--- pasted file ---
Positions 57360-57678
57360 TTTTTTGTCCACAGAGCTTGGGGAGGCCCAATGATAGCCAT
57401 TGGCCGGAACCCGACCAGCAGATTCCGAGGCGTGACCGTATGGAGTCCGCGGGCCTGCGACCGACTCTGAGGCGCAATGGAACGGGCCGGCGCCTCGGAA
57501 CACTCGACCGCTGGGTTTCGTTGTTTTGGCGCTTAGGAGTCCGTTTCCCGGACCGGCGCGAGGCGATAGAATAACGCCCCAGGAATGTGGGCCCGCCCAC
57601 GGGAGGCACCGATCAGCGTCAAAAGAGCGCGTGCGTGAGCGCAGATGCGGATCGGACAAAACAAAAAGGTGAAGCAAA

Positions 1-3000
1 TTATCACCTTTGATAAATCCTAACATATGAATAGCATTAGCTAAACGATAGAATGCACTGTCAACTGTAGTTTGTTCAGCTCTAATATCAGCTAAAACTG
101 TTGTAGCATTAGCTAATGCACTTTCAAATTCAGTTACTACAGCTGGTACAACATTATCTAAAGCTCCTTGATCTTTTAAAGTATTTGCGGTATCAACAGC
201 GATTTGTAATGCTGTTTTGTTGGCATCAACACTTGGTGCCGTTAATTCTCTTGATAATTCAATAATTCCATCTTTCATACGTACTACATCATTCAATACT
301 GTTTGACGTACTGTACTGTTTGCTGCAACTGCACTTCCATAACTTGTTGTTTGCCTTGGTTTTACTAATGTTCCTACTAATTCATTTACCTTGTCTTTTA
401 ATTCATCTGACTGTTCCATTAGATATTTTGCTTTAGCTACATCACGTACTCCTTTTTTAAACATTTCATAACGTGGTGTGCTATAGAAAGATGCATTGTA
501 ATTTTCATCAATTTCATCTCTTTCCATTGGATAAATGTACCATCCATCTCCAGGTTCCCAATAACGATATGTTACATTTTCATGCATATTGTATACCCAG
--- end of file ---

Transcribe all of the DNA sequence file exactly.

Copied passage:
Positions 57360-57678
57360 TTTTTTGTCCACAGAGCTTGGGGAGGCCCAATGATAGCCAT
57401 TGGCCGGAACCCGACCAGCAGATTCCGAGGCGTGACCGTATGGAGTCCGCGGGCCTGCGACCGACTCTGAGGCGCAATGGAACGGGCCGGCGCCTCGGAA
57501 CACTCGACCGCTGGGTTTCGTTGTTTTGGCGCTTAGGAGTCCGTTTCCCGGACCGGCGCGAGGCGATAGAATAACGCCCCAGGAATGTGGGCCCGCCCAC
57601 GGGAGGCACCGATCAGCGTCAAAAGAGCGCGTGCGTGAGCGCAGATGCGGATCGGACAAAACAAAAAGGTGAAGCAAA

Positions 1-3000
1 TTATCACCTTTGATAAATCCTAACATATGAATAGCATTAGCTAAACGATAGAATGCACTGTCAACTGTAGTTTGTTCAGCTCTAATATCAGCTAAAACTG
101 TTGTAGCATTAGCTAATGCACTTTCAAATTCAGTTACTACAGCTGGTACAACATTATCTAAAGCTCCTTGATCTTTTAAAGTATTTGCGGTATCAACAGC
201 GATTTGTAATGCTGTTTTGTTGGCATCAACACTTGGTGCCGTTAATTCTCTTGATAATTCAATAATTCCATCTTTCATACGTACTACATCATTCAATACT
301 GTTTGACGTACTGTACTGTTTGCTGCAACTGCACTTCCATAACTTGTTGTTTGCCTTGGTTTTACTAATGTTCCTACTAATTCATTTACCTTGTCTTTTA
401 ATTCATCTGACTGTTCCATTAGATATTTTGCTTTAGCTACATCACGTACTCCTTTTTTAAACATTTCATAACGTGGTGTGCTATAGAAAGATGCATTGTA
501 ATTTTCATCAATTTCATCTCTTTCCATTGGATAAATGTACCATCCATCTCCAGGTTCCCAATAACGATATGTTACATTTTCATGCATATTGTATACCCAG